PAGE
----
The contractor constructing the three Panther Island bridges is ramping its efforts to be paid for cost overruns and resolve other outstanding issues that could further delay completion of the overdue project and add millions more to the cost.
Frank Hill, an attorney for Houston-based Sterling Construction Co., said the project is one of the “worst managed” and “bureaucratic bungled” projects Sterling has encountered in many years of contracting with The Texas Department of Transportation on road projects.
“We’re at a pivotal point and we’ve got to get these issues resolved,” Hill said. “We are ready, willing and able to go forward but we have to know how and when we are going to be paid.”
“The contractor has been paid for all work performed,” said TxDOT spokesman Val Lopez. “No money has been withheld.”
The bridges are one piece of the $1.17 billion Panther Island project that is designed to improve flood control by rechanneling the Trinity River north of downtown Fort Worth. The flood control measures are expected to carve out new waterside economic development opportunities, including a center island.
The project has been beset by a myriad of problems, including a shortfall of anticipated federal funds, and is now undergoing a comprehensive review to determine ways to rescue it from sinking.
The bridges, the most publicly visible sign of progress on the project, have been mired in delays and other problems. Construction of the bridges began in 2014 with anticipated completion dates staggered between 2017 and 2018.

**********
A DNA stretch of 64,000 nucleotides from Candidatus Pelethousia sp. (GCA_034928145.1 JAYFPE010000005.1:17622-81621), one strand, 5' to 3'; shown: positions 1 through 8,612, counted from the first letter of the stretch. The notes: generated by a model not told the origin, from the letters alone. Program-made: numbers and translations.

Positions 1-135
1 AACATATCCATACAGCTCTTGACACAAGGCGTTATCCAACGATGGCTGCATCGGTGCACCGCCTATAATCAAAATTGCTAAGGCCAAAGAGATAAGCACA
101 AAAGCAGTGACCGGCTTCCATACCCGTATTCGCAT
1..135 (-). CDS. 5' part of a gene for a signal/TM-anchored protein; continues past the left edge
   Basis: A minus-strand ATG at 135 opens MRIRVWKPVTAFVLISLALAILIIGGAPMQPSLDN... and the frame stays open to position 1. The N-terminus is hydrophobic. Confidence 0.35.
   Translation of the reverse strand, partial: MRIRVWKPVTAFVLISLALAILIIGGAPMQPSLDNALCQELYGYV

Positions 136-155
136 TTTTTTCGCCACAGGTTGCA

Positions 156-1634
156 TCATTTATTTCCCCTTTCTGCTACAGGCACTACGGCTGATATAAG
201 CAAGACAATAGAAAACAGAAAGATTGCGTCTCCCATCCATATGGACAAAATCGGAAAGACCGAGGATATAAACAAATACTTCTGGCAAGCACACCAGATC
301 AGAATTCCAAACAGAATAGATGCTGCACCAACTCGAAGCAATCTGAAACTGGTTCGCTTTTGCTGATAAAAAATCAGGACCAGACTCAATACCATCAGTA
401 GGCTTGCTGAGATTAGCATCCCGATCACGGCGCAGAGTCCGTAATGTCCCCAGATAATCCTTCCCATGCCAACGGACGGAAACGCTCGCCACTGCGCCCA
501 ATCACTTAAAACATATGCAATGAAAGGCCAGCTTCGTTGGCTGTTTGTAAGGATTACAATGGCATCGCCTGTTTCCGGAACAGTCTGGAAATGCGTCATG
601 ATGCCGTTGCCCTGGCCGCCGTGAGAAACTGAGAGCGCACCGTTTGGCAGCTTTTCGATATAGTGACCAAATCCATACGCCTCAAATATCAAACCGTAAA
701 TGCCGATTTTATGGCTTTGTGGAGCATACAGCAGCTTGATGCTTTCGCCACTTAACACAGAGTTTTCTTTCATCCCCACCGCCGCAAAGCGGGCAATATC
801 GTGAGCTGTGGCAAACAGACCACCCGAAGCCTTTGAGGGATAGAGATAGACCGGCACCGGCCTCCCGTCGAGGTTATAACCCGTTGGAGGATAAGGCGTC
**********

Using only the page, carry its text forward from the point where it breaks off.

TxDOT and the city of Fort Worth share management of the project because two of the bridges, on Henderson and North Main streets, are part of the state highway system. White Settlement Road is a Fort Worth city street.
The bridges, originally estimated to cost $65 million, were funded with state and federal funds as well as local money from the project partners of the city, Tarrant County, the Tarrant Regional Water District.
The contractor is alleging cost overruns of “north of $10 million,” for bridge construction, Hill said.
“Right now, we’re looking for $1.3 million that TxDOT has approved but we have not yet received,” Hill said. “We don’t want to have to walk off the job, but we have to be compensated.”
Doug Rademaker, senior capital projects officer for the city, told the Fort Worth Business Press recently that the contractor has a pending claim for more than 200 days of additional work.
Fort Worth City Manager David Cooke said TxDOT typically settles its contractor claims for cost overruns when a project is completed.
The contractor, a billion-dollar, publicly-traded company, has real concerns about the ability of project managers to pay the company.
“Where is the money going to from?” Hill said. “The federal money has come and we have serious doubts about the city, county or water district to have available funds to pay for it.
“This underscores the foolishness of initiating a project without understanding what it’s going to cost and how to pay for it,” Hill said.
TxDOT’s official schedule has the bridges being completed on a staggered schedule between late 2020 and 2021.
But a TxDOT representative told a group of frustrated White Settlement Road business owners, who have suffered business losses because of the bridge construction, that those dates are not firm.